The Vietnam War. Yeah, we all flinch at the words. As a Canadian, I actually didn’t learn about this in school as we were “non-belligerent” (what a term!) (also, we were busy learning about our contributions in WW2, a war America remembers fondly by screaming at random Europeans “we saved your asses!” but Canadians remember as the war we joined immediately because we “thought Nazis were bad” and America ignored for two whole years because “Nazis were maybe okay” and finally joined when “something bad happened to us, on our soil.” Ahem) and I was born long enough after it that there was already a hit Broadway musical about it. But we can’t help having absorbed quite a bit about it, through pop culture of course, and by sheer proximity to our war-mongering neighbours to the south. I knew that it was a tough war because many Americans came to oppose it, which was probably the right attitude, but it meant that a lot of returning vets didn’t get the respect they deserved or the help they needed – which is an American hallmark, actually, by no means exclusive to the Vietnam war. And I knew that bad shit had happened there: we called it the My Lai Massacre; the Vietnamese call it the Son My Massacre, but either way you slice, it meant that 500 unarmed civilians – men, women, children, babies – were slaughtered by U.S. soldiers. Women were gang-raped and their bodies mutilated, as were children as young as 12. When their cover-up was eventually busted, 26 soldiers were charged with criminal offenses but only Lieutenant William Calley Jr. was convicted. Found guilty of killing 22 villagers, he was given a life sentence but served only three and a half years under house arrest. And for me, the Vietnam war was oddly muddled up with hippies and their peaceful sit-in protests and with civil rights and their peaceful marches. And historically, that’s correct. Some were putting daisies into guns for peace and others were being sent to war, and those things were happening concurrently but not equally. Young black men were being sent to Vietnam in disproportionate numbers while young white men could easily avoid it simply by attending college: Bill Clinton deferred once for college, Joe Biden and Dick Cheney each deferred 5 times. And if staying in school indefinitely wasn’t your bag, your wealth and privilege could work for you in other ways; Donald Trump avoided the draft 4 times with educational deferments but the 5th time Uncle Sam came calling he out and out dodged it – his father called in a favour from a Queens podiatrist who wrote up a false diagnosis of “bone spurs” even though he’d been found physically fit to fight just two years prior and has since said it just “healed up on its own” with no treatment necessary!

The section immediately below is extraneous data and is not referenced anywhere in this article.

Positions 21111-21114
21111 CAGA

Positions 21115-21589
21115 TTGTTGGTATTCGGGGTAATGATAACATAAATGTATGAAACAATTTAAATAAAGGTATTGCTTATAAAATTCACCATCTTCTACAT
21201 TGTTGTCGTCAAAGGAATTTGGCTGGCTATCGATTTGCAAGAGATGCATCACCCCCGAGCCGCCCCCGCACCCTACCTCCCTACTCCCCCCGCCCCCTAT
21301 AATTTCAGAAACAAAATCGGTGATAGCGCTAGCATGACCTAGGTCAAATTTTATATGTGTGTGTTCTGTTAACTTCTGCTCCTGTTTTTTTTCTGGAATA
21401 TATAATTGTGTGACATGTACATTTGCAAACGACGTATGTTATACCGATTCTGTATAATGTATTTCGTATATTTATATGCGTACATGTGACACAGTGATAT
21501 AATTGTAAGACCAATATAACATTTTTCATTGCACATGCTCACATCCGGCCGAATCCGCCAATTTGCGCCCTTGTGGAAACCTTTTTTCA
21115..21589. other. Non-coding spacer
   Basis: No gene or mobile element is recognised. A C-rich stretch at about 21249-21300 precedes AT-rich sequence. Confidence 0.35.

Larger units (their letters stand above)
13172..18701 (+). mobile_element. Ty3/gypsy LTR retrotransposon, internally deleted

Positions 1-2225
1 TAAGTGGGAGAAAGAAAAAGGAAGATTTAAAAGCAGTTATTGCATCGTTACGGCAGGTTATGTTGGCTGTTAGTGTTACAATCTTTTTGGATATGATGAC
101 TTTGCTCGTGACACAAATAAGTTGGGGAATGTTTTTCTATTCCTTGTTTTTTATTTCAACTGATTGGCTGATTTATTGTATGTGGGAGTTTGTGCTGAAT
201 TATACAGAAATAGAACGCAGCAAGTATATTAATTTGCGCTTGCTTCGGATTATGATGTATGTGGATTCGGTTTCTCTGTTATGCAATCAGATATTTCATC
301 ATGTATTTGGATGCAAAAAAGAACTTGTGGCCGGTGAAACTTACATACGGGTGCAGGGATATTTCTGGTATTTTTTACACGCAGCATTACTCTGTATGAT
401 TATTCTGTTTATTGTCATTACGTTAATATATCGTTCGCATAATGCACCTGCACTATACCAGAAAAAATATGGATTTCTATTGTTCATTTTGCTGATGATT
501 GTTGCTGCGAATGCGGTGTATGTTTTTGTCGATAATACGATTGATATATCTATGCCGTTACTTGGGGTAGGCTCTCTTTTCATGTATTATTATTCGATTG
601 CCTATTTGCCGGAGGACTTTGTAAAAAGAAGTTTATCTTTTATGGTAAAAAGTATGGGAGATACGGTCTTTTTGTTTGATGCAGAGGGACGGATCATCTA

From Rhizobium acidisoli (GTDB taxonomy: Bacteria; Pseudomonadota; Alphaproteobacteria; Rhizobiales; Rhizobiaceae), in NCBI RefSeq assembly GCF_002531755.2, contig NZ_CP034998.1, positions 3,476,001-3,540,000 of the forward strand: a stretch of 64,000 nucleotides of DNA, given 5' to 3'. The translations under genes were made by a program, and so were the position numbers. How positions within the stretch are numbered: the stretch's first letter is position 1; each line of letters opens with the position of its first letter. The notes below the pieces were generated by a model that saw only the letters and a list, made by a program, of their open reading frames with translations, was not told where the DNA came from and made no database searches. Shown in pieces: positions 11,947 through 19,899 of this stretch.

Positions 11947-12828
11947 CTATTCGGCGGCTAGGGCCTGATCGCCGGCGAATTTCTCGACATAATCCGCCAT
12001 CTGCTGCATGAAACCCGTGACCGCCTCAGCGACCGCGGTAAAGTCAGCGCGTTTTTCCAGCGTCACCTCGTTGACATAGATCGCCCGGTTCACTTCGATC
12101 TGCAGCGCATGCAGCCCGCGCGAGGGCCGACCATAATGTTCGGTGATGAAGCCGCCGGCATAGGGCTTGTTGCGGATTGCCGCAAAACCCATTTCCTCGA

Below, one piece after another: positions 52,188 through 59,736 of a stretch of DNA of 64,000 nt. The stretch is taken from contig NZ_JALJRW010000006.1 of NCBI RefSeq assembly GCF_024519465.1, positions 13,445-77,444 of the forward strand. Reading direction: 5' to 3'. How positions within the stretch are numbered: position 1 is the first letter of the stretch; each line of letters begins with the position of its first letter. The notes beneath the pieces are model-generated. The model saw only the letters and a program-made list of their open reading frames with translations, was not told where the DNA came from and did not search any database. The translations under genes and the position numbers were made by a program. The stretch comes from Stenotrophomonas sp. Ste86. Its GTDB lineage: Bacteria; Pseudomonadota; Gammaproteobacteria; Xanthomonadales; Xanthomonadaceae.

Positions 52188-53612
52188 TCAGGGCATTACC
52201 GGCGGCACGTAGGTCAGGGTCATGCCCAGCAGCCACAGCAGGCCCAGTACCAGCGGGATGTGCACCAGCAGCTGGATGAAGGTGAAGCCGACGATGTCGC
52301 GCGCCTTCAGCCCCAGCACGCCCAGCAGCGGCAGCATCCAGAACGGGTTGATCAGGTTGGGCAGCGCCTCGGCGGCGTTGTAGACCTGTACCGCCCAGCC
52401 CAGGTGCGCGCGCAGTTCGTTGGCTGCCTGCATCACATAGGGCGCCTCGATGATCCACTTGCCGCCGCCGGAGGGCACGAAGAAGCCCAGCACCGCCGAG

Anyway, black civil rights leaders, including Martin Luther King Jr., were opposed to the war for exactly this reason. Once again, black men were being asked (well, told) to serve their country, and there weren’t any colleges or doctors writing bogus deferrals for them. They were asked to protect the freedoms of people in other countries when they still didn’t have that at home for themselves. They were called up in greater numbers of course, and were a higher proportion of combat casualties in Vietnam, and African American soldiers encountered bigots in their ranks, discrimination in the field, disadvantage when it came to promotions and decorations, and fewer services if and when they returned home. That’s a whole lot to untangle, but have no fear: Spike Lee is reaching back into the baggage of his righteous anger, and he’s not afraid to tackle these iniquities.